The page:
Liars, Liars, Everywhere! The Good, the Bad, and the Ugly What makes one liar worse than the other? From White Lies to Real Whoppers! When LIES sound like the TRUTH While both characters take on a disguise, neither of them have bad intentions – that is to cause anyone harm – but they both lie for their own agenda. Athena lies and manipulates Telemachus in order to get him to do what she wants. Although, in the end, he benefits from her urging, she still lies to get there. Odysseus is also manipulative and tests people to see whether they are truly good people. Once again, not a harmful lie, but nonetheless, a lie, for his own purposes. Their lies are neither good nor bad per se – but they do serve a purpose. The suitors both lie in order to be seen either as a victim (Antinous) or more worthy for marriage (Eurymachus). Both characters tell the lies in order to gain trust or sympathy from Telemachus, but this is different from Athena and Odysseus because Antinous and Eurymachus have bad intentions and use lies to cover up the truth. They want to win Penelope as their wife, but they know that in order for Telemachus to even slightly approve, they must lie about how they really feel. Antinous wants to kill Telemachus! But if he told him, Telemachus would never allow him to marry his mother. These suitors create false identities and receive Telemachus’ “approval” under false pretenses. Liars, Liars, Everywhere: Conclusion In conclusion, Athena and Odysseus have fairly innocent lies; they do not cause damage and use lies to allow things to fall in place as they should. On the other hand, Antinous and Eurymachus tell lies in order to conceal the truth about their plans. Bad Guys What separates the “good guys” and the “bad guys” is most importantly their true intentions and nature at heart. The “bad guys” have selfish intentions that go against xenia and universal morals. For example, Polyphemus and the Laestrygonians eat people, going against basic human rules. Circe turns men into swine then keeps them in her castle, misusing her powers for her own personal gain. Both the Lotus eaters and Calypso are bad hosts by luring then imprisoning their guests. Furthermore, Poseidon spends the course of the entire book resenting Odysseus for blinding his son and he does whatever he can from allowing Odysseus to return to Ithaca. And finally, Antinous and the suitors are bad guests, and though they mooch off of Telemachus, they at heart want him dead. All these characters only have themselves in mind and don’t care about the well-being of anyone else. Good Guys The frequency of the lie plays a lesser importance than the severity of the lie. The severity of the lie is based upon the intentions behind it. For example, Penelope lies everyday for almost 4 years to the Suitors about her weaving. She technically tells the most lies but her lies are not severe because they are out of good intention – being a faithful wife. Another character Circe tells only ONE lie in the entire Odyssey but she is ranked higher than Penelope because her lie is more severe as it is out of bad intention. 1. Odysseus Odysseus often becomes the guest or encounters strangers in many situations. During these times, he tells stories of who he is and of his adventures. In fact, he tells them so well that he has been compared to the artistry of a bard. Of these stories, majority of them are a lie. He has lied to many people including Eumaeus, Penelope, Polyphemus, Arete, Telemachus, the men on his ship and Athena. The lies he tells are mainly used to mask his identity for his own protection. The one truth he holds back is ultimately what boosts Odysseus to the top of the liars list. He never told his men about Scylla which led to the death of all his men. Although it can be argued whether or not revealing that information was important, the death of everyone on the ship reflects Odysseus as a poor leader. If he had revealed the information, a few of his men could have survived and made it back to Ithaca, which was the original goal. The fact that Odysseus held back the truth from his FRIENDS makes him a liar. 2. Circe Although Circe only tells one lie, her lie was severe enough earn her a second place in the liars list. As mentioned before, frequency of a lie is not bad as long as the lie isn’t out of bad intentions. Circe tells one bad lie. She drugged Odysseus’ men and turned them into pigs. She didn’t outwardly tell the lie; instead she held back the truth which is equally as bad. After she unsuccessfully tried to turn Odysseus into a pig, she told him that she had never encountered a man who could resist the drug. This implies that she has turned many wanderers into pigs. Circe invites men into her house and turns them into pigs, which makes her an evil host as well as a liar. 2. Athena Athena is the one who watches over everything that goes on in the Odyssey. She is in favour of Odysseus and wants to help him seek revenge on the Suitors. She deceives Telemachus, Odysseus and Nausicaa by appearing before them in a different character. Her lying can be justified because she is doing this to seek revenge on the Suitors which they deserve because they have abused xenia for four years. 4. Antinous The one quality which separated the good guys from the bad guys was the intent behind their actions. We can also take into consideration, their respect for the gods as well as the sympathy which the author treated them with. For example, characters such as Telemachus, Odysseus, Penelope, and Eumaus to state the least, were all characters who may have told lies, but with a positive intention in mind. They may have acted in what might have seemed to be a negative way, but in the end, the outcome they wished for was positive. We can see this trait portrayed when Odysseus lies to Telemachus and Athena when he lands in Ithaca. He lies about how he gets onto the island; however, his intent behind this lie is to protect himself and his kingdom from anyone who wishes to usurp it. Their respect for the noble gods can also be considered. All the characters mentioned earlier, as well as Alcinous and Nausicaa were people who were god fearing and made most of their decisions based on values that were handed down by the Greek gods. The main value of xenia was seen the most evident with Eumaus. He was a fantastic host who took in Odysseus despite knowing his true identity. The “bad guys” in the book were ones who had no care for the morals and values of the gods. Polyphemus would be an excellent example of this. The sympathy with which the author regards these characters is also another important factor to consider. In general, throughout the Odyssey, all the “good guys” were treated with sympathy from the eyes of the author. Good things always happened to them in the end and justice was rewarded. Despite all the hardships that Odysseus had to face on his journey, once he returns home, he does end up winning back his kingdom with his beloved wife Penelope. Regarding all the factors mentioned above, we are able to distinguish the good characters from the bad ones in the Odyssey by looking at the intent behind the actions which they committed. Book 13, line 218-290 Odysseus speaks of his arrival to the goddess Athena who is disguised as a shepherd from the land of Ithaca.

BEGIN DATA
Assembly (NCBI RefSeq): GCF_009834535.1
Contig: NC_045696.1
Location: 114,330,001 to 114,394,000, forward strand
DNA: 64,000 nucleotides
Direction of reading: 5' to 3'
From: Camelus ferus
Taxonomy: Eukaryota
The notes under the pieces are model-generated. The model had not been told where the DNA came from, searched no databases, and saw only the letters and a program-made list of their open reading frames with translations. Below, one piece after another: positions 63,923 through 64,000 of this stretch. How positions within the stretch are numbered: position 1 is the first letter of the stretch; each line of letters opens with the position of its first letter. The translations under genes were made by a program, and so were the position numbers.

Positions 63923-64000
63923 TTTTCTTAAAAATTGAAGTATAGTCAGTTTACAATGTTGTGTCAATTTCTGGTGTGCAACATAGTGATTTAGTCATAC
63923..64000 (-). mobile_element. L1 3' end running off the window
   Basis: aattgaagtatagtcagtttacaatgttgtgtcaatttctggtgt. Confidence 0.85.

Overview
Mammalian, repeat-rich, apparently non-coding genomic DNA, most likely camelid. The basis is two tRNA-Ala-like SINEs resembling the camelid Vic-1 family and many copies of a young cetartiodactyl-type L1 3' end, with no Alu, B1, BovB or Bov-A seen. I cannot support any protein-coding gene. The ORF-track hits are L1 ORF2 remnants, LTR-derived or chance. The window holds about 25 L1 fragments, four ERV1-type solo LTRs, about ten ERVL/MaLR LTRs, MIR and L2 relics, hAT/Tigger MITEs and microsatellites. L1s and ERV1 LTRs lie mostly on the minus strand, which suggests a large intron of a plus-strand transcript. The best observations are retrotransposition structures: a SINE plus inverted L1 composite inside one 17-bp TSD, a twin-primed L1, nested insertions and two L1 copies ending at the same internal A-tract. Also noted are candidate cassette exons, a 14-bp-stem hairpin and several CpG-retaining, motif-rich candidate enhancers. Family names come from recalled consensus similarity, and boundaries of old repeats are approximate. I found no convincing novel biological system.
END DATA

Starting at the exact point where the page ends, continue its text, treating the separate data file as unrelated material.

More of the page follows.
•He talks about he is from the land of Crete and he was exiled because he killed Idomeneus’s son , Orsilochus